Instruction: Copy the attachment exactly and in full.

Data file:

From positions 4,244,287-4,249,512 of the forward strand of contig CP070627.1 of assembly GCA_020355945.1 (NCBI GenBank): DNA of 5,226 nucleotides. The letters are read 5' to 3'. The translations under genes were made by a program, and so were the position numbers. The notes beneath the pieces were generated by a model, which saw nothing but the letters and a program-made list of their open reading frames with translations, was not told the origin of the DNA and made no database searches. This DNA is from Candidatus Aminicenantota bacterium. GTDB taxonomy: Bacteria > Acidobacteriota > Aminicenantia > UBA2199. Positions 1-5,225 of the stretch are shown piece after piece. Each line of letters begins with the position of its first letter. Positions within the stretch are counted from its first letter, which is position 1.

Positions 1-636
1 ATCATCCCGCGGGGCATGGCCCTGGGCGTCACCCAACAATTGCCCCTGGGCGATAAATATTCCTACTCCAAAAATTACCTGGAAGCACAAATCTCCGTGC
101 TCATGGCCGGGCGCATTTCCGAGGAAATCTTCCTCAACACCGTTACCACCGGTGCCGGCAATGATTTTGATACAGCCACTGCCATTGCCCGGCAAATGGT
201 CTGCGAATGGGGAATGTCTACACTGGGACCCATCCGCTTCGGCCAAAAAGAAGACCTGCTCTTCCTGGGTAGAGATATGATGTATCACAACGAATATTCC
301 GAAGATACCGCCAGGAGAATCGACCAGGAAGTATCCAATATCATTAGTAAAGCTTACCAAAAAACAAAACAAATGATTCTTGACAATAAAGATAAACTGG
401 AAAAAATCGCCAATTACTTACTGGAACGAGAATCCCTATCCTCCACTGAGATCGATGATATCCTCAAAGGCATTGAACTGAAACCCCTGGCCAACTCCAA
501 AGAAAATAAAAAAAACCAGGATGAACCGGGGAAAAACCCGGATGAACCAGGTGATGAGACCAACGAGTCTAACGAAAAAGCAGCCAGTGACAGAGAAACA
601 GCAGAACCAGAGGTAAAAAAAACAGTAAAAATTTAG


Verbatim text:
From positions 4,244,287-4,249,512 of the forward strand of contig CP070627.1 of assembly GCA_020355945.1 (NCBI GenBank): DNA of 5,226 nucleotides. The letters are read 5' to 3'. The translations under genes were made by a program, and so were the position numbers. The notes beneath the pieces were generated by a model, which saw nothing but the letters and a program-made list of their open reading frames with translations, was not told the origin of the DNA and made no database searches. This DNA is from Candidatus Aminicenantota bacterium. GTDB taxonomy: Bacteria > Acidobacteriota > Aminicenantia > UBA2199. Positions 1-5,225 of the stretch are shown piece after piece. Each line of letters begins with the position of its first letter. Positions within the stretch are counted from its first letter, which is position 1.

Positions 1-636
1 ATCATCCCGCGGGGCATGGCCCTGGGCGTCACCCAACAATTGCCCCTGGGCGATAAATATTCCTACTCCAAAAATTACCTGGAAGCACAAATCTCCGTGC
101 TCATGGCCGGGCGCATTTCCGAGGAAATCTTCCTCAACACCGTTACCACCGGTGCCGGCAATGATTTTGATACAGCCACTGCCATTGCCCGGCAAATGGT
201 CTGCGAATGGGGAATGTCTACACTGGGACCCATCCGCTTCGGCCAAAAAGAAGACCTGCTCTTCCTGGGTAGAGATATGATGTATCACAACGAATATTCC
301 GAAGATACCGCCAGGAGAATCGACCAGGAAGTATCCAATATCATTAGTAAAGCTTACCAAAAAACAAAACAAATGATTCTTGACAATAAAGATAAACTGG
401 AAAAAATCGCCAATTACTTACTGGAACGAGAATCCCTATCCTCCACTGAGATCGATGATATCCTCAAAGGCATTGAACTGAAACCCCTGGCCAACTCCAA
501 AGAAAATAAAAAAAACCAGGATGAACCGGGGAAAAACCCGGATGAACCAGGTGATGAGACCAACGAGTCTAACGAAAAAGCAGCCAGTGACAGAGAAACA
601 GCAGAACCAGAGGTAAAAAAAACAGTAAAAATTTAG